The FCA has hit out at providers running premium rate phone numbers for consumer calls and says it will consult on the problem later this year.
Consumer group Which? had called for the Consumer Rights Directive to be applied to financial services firms, meaning premium lines would be dropped.
In a letter responding to Which?, FCA director of policy risk and research Christopher Woolard says: “It is not fair that customers often have to use expensive phone lines when calling firms to ask for help or to complain.
“At difficult times the last thing people need is the added stress of worrying about how much calls are going to cost. We would welcome companies looking again at the rates they charge for phone calls ahead of our consultation.”
The regulator has also announced it consult on proposals to improve complaints handling by financial services firms, including complaints reporting processes.
The consultation will propose standard rules so that charges for consumer support and complaint lines are capped at the cost of a basic rate call.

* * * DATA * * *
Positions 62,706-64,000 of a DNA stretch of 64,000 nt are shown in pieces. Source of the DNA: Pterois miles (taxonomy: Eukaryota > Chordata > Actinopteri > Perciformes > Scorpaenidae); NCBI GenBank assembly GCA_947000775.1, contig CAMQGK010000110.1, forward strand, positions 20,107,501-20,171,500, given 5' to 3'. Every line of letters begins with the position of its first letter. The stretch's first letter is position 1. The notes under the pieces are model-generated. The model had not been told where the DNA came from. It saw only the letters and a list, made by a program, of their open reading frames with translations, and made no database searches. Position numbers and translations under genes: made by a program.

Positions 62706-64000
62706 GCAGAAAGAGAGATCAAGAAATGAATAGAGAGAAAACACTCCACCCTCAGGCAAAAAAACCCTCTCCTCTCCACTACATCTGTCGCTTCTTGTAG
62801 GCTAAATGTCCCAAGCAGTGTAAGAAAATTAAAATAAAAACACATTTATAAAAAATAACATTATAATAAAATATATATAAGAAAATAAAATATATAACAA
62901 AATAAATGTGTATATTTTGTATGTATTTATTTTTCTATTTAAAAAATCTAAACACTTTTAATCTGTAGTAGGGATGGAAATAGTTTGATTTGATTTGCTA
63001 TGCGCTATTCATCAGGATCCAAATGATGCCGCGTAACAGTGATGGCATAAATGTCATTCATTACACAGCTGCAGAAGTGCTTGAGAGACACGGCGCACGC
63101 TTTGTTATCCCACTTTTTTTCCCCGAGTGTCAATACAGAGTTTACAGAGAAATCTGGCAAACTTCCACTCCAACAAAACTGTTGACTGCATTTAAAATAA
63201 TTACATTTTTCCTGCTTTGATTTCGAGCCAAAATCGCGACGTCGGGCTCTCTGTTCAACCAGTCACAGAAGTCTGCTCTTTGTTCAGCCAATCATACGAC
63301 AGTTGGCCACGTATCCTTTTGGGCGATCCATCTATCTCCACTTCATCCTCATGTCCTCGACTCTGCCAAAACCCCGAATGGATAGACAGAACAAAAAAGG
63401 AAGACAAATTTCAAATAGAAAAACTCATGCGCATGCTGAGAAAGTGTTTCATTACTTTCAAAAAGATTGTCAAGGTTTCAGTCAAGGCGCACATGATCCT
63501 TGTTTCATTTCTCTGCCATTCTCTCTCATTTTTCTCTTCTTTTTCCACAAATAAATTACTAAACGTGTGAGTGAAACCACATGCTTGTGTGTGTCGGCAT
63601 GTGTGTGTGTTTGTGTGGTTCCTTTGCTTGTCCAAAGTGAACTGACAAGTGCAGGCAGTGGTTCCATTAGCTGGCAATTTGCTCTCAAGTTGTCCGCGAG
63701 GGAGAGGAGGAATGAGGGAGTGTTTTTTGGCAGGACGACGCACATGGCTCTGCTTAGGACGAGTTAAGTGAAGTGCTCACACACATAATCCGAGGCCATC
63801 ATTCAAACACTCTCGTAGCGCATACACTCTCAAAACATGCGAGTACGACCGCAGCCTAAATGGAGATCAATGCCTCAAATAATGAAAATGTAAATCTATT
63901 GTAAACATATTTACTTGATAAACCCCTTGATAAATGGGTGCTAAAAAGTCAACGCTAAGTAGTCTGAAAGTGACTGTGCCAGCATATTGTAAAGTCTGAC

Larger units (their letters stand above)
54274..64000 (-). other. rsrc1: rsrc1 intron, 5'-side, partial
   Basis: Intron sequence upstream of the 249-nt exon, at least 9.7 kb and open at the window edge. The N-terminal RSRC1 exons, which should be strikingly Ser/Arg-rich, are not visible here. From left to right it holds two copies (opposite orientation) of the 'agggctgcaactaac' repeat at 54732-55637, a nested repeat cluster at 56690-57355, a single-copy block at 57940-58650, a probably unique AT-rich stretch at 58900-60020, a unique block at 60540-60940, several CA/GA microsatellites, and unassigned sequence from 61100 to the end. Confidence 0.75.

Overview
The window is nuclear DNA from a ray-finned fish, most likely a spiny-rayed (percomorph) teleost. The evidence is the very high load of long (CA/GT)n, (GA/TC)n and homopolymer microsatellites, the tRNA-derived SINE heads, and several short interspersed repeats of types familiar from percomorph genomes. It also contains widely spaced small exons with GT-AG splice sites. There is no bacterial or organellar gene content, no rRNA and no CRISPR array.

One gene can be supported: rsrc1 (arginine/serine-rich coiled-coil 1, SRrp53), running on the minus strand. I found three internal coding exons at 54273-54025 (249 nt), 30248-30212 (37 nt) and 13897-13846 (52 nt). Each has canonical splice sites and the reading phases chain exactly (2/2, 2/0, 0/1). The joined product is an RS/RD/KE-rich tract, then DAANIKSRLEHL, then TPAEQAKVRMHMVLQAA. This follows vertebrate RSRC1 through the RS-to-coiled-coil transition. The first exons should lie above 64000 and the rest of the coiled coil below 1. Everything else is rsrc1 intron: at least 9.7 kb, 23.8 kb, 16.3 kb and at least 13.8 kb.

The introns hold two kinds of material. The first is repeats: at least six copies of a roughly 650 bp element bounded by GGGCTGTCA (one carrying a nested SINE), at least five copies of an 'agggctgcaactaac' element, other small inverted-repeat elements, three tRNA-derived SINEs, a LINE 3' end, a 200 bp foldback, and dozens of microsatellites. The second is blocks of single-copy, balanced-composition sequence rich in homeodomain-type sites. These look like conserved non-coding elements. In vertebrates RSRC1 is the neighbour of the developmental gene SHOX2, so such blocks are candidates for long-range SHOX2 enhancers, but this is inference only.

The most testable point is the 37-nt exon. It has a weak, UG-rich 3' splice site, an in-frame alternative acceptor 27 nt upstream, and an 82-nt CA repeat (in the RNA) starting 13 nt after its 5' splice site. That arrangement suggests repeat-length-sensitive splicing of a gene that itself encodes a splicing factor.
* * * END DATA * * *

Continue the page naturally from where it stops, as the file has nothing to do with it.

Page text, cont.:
Current FCA rules require firms to have a ‘free’ communication route, although this can be via another channel such as post or email.
Which? executive director Richard Lloyd says: “Some of the biggest banks have already dropped costly calls so there is no reason why others should not follow their lead. We would like to see all financial services firms change to basic rate lines as soon as possible, and not wait until new rules come into effect.”
Money Marketing reported last week on lenders’ use of telephone support lines charged at premium rates for certain types of business, a practice which has come fire from brokers.